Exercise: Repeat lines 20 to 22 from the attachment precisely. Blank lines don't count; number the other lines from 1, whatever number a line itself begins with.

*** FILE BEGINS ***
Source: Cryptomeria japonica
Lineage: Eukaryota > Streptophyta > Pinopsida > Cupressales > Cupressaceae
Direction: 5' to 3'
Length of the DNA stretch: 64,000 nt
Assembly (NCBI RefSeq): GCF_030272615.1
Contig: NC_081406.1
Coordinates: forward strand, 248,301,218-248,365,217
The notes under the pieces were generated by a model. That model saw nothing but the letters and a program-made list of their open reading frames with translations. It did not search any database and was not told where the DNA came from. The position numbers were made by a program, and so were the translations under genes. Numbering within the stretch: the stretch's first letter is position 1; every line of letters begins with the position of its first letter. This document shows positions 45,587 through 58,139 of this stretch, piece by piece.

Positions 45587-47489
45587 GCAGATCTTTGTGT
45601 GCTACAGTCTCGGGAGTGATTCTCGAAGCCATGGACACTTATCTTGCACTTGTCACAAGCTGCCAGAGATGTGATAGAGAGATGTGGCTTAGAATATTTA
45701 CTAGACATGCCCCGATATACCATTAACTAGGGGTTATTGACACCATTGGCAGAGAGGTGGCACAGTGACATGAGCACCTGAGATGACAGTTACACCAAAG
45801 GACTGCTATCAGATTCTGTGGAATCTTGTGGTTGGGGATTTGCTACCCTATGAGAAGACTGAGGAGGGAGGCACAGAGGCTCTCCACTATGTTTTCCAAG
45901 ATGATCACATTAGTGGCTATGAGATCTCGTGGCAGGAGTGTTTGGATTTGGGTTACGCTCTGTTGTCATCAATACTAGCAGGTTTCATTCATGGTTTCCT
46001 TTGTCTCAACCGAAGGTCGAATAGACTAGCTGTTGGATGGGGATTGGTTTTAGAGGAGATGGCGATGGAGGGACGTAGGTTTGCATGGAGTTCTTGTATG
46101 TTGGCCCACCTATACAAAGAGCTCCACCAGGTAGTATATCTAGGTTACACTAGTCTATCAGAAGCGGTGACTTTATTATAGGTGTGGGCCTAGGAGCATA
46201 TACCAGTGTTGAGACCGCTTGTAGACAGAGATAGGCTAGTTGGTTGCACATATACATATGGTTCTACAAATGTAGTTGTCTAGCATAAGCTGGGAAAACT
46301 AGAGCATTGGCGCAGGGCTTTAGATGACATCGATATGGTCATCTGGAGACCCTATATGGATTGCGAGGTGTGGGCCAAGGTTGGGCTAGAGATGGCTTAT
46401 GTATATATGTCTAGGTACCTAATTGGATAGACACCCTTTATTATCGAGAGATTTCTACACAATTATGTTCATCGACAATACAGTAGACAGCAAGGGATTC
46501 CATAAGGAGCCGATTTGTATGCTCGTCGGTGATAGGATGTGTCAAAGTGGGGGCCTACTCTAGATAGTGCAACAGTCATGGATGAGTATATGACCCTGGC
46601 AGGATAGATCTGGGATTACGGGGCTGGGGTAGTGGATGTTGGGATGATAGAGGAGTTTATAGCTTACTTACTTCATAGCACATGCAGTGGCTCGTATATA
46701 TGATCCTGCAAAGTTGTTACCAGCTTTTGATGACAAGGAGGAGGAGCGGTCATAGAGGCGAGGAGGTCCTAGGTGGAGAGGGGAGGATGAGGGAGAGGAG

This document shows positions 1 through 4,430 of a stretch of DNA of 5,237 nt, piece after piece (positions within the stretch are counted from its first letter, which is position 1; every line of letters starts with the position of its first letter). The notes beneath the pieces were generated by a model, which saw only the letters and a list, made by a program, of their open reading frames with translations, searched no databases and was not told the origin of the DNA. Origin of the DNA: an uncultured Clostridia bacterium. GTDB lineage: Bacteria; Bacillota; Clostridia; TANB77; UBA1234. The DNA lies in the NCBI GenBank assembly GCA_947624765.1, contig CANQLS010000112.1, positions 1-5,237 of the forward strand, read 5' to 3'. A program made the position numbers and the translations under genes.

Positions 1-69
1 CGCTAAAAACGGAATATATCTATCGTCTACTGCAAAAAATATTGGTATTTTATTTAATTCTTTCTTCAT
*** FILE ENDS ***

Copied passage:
46501 CATAAGGAGCCGATTTGTATGCTCGTCGGTGATAGGATGTGTCAAAGTGGGGGCCTACTCTAGATAGTGCAACAGTCATGGATGAGTATATGACCCTGGC
46601 AGGATAGATCTGGGATTACGGGGCTGGGGTAGTGGATGTTGGGATGATAGAGGAGTTTATAGCTTACTTACTTCATAGCACATGCAGTGGCTCGTATATA
46701 TGATCCTGCAAAGTTGTTACCAGCTTTTGATGACAAGGAGGAGGAGCGGTCATAGAGGCGAGGAGGTCCTAGGTGGAGAGGGGAGGATGAGGGAGAGGAG